How to identify who cause memory leak

Discussion in 'C++' started by NewToCPP, Dec 8, 2005.

  1. NewToCPP

    NewToCPP Guest

    Is there any debugging mechanism to find out which part of the code is
    causing memory leak?
    NewToCPP, Dec 8, 2005
    #1
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  2. NewToCPP

    Guest

    , Dec 8, 2005
    #2
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  3. NewToCPP

    red floyd Guest

    NewToCPP wrote:
    > Is there any debugging mechanism to find out which part of the code is
    > causing memory leak?
    >


    Not in the C++ language itself. There are many third party utilities
    that do so, but they are dependent upon your platform.

    I suggest that you ask in a newsgroup more relevant to your platform,
    such as either one of the microsoft.public.* newsgroups or
    comp.unix.programmer, or whatever the mac programming newsgroups are.

    There will be developers there who have dealt with this sort of thing,
    and can tell you better what's available.

    *** ON THE OTHER HAND ***

    Many memory leaks can be avoided by not using dynamic memory if at all
    possible, or by using containers and smart pointers.

    e.g. If you have a pointer that points to a single instance, use the
    smart pointer of your choice. If you have a pointer to multiple
    elements, which you're using as a dynamic array, then try std::vector
    instead. You should also use std::vector instead of arrays. If you're
    allocating char* to use as strings, then you should be using std::string
    instead.

    By using these elements instead of trying to manage memory yourself, you
    will minimize your leakage, because these containers (string, vector)
    and smart pointers will manage the memory for you, freeing it when it is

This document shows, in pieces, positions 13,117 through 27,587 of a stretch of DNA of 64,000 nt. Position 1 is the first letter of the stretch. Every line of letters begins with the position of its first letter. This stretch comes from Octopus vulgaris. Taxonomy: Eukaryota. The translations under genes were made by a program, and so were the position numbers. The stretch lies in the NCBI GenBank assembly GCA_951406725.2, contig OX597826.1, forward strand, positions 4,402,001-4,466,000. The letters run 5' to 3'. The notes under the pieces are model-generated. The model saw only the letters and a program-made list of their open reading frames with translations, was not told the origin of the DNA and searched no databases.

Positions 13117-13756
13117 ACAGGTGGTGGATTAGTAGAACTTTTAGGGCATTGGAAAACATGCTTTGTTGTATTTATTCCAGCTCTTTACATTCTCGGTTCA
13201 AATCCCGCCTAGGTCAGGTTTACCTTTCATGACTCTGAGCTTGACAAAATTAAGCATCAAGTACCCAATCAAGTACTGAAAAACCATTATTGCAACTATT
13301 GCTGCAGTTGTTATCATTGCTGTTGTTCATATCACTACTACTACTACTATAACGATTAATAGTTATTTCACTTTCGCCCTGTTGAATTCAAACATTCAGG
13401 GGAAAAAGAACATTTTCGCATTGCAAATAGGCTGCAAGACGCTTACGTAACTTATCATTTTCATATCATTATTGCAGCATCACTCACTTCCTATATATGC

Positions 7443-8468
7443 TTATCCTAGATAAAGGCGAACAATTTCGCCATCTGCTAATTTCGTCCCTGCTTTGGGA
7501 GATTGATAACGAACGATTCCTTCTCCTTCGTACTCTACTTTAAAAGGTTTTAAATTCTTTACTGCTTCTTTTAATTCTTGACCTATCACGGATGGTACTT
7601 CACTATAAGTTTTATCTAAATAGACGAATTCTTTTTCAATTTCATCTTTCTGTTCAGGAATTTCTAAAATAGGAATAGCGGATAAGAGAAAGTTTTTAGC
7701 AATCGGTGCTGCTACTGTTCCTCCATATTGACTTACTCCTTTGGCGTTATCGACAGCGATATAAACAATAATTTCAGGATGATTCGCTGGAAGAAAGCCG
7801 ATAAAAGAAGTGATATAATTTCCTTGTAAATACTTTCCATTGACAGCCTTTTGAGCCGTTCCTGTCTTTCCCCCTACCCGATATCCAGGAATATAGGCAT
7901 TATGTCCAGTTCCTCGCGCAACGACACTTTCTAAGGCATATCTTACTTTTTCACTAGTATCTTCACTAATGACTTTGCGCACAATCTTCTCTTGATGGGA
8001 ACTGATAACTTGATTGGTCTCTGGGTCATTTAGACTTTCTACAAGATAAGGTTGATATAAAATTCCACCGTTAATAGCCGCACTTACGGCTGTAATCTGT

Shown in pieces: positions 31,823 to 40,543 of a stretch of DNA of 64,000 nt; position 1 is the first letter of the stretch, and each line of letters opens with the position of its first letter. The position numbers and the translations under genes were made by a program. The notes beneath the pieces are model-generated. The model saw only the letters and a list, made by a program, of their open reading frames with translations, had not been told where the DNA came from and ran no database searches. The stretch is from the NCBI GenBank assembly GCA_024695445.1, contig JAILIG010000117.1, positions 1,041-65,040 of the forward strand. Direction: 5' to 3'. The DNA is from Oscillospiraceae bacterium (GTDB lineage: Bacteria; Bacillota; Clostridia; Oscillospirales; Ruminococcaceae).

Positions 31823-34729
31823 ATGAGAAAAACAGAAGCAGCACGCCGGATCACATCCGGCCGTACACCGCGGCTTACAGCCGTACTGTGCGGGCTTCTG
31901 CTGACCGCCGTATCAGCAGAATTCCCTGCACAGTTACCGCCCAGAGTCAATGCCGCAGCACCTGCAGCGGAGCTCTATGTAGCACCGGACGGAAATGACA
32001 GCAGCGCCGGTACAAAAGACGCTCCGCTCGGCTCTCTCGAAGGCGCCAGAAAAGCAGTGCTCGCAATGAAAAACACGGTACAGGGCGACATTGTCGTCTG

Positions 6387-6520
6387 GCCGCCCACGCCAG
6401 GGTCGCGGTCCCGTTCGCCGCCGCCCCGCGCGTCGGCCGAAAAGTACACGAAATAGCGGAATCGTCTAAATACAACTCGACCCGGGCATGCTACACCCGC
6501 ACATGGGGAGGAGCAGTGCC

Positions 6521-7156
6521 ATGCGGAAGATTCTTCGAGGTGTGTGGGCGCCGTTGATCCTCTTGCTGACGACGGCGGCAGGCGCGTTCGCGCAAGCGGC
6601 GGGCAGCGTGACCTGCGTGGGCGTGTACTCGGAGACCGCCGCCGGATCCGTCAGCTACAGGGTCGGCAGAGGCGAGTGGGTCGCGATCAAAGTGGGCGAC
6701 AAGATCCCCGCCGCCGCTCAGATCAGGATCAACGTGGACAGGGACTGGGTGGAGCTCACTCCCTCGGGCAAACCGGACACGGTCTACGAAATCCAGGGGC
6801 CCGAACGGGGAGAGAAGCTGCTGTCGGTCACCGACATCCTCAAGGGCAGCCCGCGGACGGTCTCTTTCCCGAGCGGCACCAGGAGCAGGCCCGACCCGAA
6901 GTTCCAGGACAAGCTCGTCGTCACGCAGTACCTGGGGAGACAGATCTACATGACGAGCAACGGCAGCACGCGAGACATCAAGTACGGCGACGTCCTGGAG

no longer needed.

    You should also google for the term RAII (or Resource Acquisition Is
    Initialization).
    red floyd, Dec 8, 2005
    #3
  4. NewToCPP

    Gabriel Guest

    NewToCPP wrote:
    > Is there any debugging mechanism to find out which part of the code is
    > causing memory leak?
    >


    It is not a debugging mechanism, but:
    If you work on Linux, use the "valgrind" tool. It's the best tool for
    this I know about. It works non-invasive (you don't need to change any
    code - it works on the executable), which is very nice.

    Gabriel

    --
    Who is General Failure and why is he reading my hard disk?
    Gabriel, Dec 9, 2005
    #4
  5. NewToCPP

    Axter Guest

    NewToCPP wrote:
    > Is there any debugging mechanism to find out which part of the code is
    > causing memory leak?


    You can use the leaktracker program which is a free program that has
    the source code available. With the leaktracker program you can run
    your program, and when your program exits, the leaktracker program will
    automatically write to a file all memory leaks detected, which includes
    line number, sourc file name, and even function name where the leak was
    created.
    The leaktracker program detects leaks created by new, new[], malloc,
    realloc, and much more. It also detects resource leaks created by C
    functions like fopen.
    For windows platforms, it also has resource leak detection for windows
    API functions that use HANDLE type.

    Check out the following link:
    http://code.axter.com/leaktracker.h


    If you're target is windows, you can use the above link along with the
    DLL and Lib file in the following zip file to track memory leaks:
    http://code.axter.com/leaktracker.zip

    The program is free, and if you need the source code you can get it via
    following link:
    http://code.axter.com/leaktracker_dll_source_code.zip

    The code has been tested in Windows environment with MS VC++ 6.0, 7.1,
    GNU 3.x, and Borland 5.5.

    Although it's targeted for Windows, it wouldn't be that hard to port it
    to other platforms, since the Windows related part of the code has
    #ifdef WIN32 wrap.

    For more information, read the entire commented section of the
    leaktracker.h file.

    I'm also open to any suggestions to make the program better, or more
    portable.
    Axter, Dec 9, 2005
    #5
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